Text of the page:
They arrived in Turkey and were escorted by a Turkish soldier to a village in the Mountains, after a nights rest and a good feed walked through the mountains for approximately ninety miles. At one part the journey went though a gap in the mountain approx 50 – 60 yards across which the Turkish guide said was caused by an earthquake many years earlier. They finally arrived at a seaport called Boderum. The South Africans were led in one direction whilst Jack and Harry were put on a small craft with several SAS commandoes returning from a mission and sent to Cyprus. The Turkish soldier made Harry sign a form which was sent to Constantinople requesting reimbursement for the journey. Harry sailed by boat to Syria and arrived in a Harbour and was then sent to hospital for two weeks to treat his infected leg wound. When he was released from hospital Harry was arrested as he had no identification, but this was soon resolved.

Eventually Harry was made a Police Corporal on the main gate of the military base but he wanted to get back to England, so he got a job as a cook for an Indian Officer who was escorting prisoners to Palastine by boat. On arrival Harry was sent to barracks in Hifa, and was put in charge of a group of soldiers guarding the gate to the base. He managed to get a ride, as an assistant driver of a truck carrying two Royal Artillery personnel, to El-ta-hag near Port Said. The journey took Harry through the Sinai Desert. On arrival he was greeted by a Major Nickelson Who had been Harry’s Sergeant in B Coy in China. His nickname I believe was “Hands” or "Feet" due to his extraordinarily sized hands or feet. Harry got a new Pay Book & AB64 from the Sergeant Major looking after the records of the 1st DLI in Cairo.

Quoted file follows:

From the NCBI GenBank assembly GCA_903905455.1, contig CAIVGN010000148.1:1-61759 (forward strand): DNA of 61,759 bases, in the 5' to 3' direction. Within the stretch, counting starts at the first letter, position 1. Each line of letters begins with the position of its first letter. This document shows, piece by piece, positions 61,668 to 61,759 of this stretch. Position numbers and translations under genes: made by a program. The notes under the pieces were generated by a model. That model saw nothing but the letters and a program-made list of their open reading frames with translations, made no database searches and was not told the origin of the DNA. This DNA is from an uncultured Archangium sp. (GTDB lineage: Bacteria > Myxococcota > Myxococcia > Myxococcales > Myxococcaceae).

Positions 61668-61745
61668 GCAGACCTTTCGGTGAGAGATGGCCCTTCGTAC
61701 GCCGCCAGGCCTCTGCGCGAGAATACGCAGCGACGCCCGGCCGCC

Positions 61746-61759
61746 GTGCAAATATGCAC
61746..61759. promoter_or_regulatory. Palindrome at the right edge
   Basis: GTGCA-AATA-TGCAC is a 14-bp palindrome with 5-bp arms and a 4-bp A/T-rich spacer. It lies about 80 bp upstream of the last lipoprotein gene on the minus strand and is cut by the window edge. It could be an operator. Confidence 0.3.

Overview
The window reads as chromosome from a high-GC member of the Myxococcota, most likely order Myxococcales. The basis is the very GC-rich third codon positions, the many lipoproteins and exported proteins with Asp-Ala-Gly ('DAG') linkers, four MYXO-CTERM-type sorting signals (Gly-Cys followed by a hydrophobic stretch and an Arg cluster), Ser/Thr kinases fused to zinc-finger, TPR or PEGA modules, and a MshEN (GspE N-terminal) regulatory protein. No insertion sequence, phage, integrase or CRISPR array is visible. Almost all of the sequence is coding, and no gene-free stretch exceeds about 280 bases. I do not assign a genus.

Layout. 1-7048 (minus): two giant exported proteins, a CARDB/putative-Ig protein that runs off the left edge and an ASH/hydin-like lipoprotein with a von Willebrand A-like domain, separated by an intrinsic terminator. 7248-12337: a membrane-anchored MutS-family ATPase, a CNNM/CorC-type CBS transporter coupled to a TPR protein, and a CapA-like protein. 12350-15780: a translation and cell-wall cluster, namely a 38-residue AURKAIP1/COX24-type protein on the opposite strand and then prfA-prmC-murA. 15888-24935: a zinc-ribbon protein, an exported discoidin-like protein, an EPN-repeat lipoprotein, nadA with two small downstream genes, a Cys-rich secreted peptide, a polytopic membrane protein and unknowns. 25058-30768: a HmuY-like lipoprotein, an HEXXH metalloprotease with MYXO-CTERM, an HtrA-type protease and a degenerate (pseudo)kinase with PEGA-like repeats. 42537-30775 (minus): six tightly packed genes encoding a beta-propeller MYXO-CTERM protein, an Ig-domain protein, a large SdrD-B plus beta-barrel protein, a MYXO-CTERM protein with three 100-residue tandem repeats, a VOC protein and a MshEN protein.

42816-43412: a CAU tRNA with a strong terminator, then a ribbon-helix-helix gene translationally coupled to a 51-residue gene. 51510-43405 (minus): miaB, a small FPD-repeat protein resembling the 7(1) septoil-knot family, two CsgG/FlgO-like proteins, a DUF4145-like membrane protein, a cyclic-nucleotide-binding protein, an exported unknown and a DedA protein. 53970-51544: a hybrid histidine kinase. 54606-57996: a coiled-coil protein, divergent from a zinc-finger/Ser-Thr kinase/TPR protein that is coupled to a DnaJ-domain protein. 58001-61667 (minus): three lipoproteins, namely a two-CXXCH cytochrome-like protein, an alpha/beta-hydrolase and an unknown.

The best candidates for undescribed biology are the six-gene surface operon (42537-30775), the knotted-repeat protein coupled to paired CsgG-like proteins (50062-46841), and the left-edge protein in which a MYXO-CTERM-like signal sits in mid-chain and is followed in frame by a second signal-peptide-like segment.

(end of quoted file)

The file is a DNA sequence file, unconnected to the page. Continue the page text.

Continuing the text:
Harry Left Port Said on an unknown boat bound for Liverpool with an escort of 3 to 5 naval craft, a German submarine attacked just outside Liverpool. The Navy depth charged the sub and about 2 miles from Harry’s boat it rose up to almost halfway out of the water then sank. Back in England Harry was sent by train to Brancepeth Castle where he trained a squad of recruits preparing for D-Day.